5) The narrative that our government – regardless of which party is in power – can do no right is so pervasive…and so wrong. I got back a week ago from holidays with my family in Kenya (where my parents have retired and where my sister and her son live) – and every time I’m there, I’m reminded of how good our government is. When I flip the light switch, the light comes on, always; when I turn on the faucet, clean, safe water comes out; when I call the police, someone answers/comes (and doesn’t expect a bribe); if I have a business dispute, there’s a legal system I have confidence in to resolve it; and if I ever get kidnapped, I know there’s a decent chance some badass Navy SEALs will risk their lives to try to rescue me. You get the idea… Here’s Paul Krugman on this topic:
Maybe I’m just projecting, but Christmas seemed unusually subdued this year. The malls seemed less crowded than usual, the people glummer. There was even less Muzak in the air. And, in a way, that’s not surprising: All year Americans have been bombarded with dire news reports portraying a world out of control and a clueless government with no idea what to do.
Yet if you look back at what actually happened over the past year, you see something completely different. Amid all the derision, a number of major government policies worked just fine — and the biggest successes involved the most derided policies. You’ll never hear this on Fox News, but 2014 was a year in which the federal government, in particular, showed that it can do some important things very well if it wants to.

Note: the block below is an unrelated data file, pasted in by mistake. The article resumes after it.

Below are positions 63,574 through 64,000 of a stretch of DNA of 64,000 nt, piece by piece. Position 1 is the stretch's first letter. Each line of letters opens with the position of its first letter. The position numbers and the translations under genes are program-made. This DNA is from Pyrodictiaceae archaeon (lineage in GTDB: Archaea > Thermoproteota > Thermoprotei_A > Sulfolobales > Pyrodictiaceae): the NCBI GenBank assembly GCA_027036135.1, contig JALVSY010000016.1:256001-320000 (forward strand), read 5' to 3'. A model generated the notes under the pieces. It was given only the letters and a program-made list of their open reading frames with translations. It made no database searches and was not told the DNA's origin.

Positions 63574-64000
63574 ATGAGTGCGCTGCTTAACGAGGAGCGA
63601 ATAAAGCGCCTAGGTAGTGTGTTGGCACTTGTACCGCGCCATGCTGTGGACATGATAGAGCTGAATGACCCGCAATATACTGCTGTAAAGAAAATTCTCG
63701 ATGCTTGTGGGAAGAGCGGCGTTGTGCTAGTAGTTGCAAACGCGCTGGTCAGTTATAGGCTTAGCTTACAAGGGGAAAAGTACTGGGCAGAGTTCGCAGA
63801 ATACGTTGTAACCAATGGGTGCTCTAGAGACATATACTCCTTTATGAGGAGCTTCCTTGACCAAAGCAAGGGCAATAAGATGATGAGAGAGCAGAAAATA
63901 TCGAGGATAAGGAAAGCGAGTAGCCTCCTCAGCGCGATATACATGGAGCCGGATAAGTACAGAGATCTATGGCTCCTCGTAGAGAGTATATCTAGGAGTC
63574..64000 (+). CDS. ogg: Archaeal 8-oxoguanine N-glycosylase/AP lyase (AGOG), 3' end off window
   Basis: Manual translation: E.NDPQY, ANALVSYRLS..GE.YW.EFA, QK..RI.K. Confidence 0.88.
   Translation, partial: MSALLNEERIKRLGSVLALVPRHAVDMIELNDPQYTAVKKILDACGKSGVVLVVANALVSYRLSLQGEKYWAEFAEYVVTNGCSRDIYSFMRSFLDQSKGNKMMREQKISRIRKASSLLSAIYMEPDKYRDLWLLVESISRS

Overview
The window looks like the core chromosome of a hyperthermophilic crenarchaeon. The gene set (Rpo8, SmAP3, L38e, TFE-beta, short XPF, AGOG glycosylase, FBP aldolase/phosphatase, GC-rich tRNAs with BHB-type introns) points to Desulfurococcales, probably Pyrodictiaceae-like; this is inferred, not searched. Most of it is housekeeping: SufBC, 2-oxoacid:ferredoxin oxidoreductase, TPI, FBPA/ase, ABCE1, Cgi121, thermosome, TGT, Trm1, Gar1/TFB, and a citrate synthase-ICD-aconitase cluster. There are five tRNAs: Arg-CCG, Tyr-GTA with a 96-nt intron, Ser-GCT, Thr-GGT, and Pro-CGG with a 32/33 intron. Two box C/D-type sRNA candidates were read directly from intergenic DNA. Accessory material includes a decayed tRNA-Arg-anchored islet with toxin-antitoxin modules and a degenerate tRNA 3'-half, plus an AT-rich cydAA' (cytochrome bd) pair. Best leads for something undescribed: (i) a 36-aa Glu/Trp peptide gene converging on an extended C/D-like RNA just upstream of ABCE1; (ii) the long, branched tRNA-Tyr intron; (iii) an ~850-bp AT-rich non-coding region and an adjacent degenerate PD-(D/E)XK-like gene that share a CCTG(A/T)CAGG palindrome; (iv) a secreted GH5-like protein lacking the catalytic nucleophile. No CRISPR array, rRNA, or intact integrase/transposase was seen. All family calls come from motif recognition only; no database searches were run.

Start with Ebola…
Consider next the state of the economy…
Finally, there’s the hidden-in-plain-sight triumph of Obamacare, which is just finishing up its first year of full implementation…
And there’s more. For example, at the end of 2014, the Obama administration’s foreign policy, which tries to contain threats like Vladimir Putin’s Russia or the Islamic State rather than rushing into military confrontation, is looking pretty good.
The common theme here is that, over the past year, a U.S. government subjected to constant bad-mouthing, constantly accused of being ineffectual or worse, has, in fact, managed to accomplish a lot. On multiple fronts, government wasn’t the problem; it was the solution. Nobody knows it, but 2014 was the year of “Yes, we can.”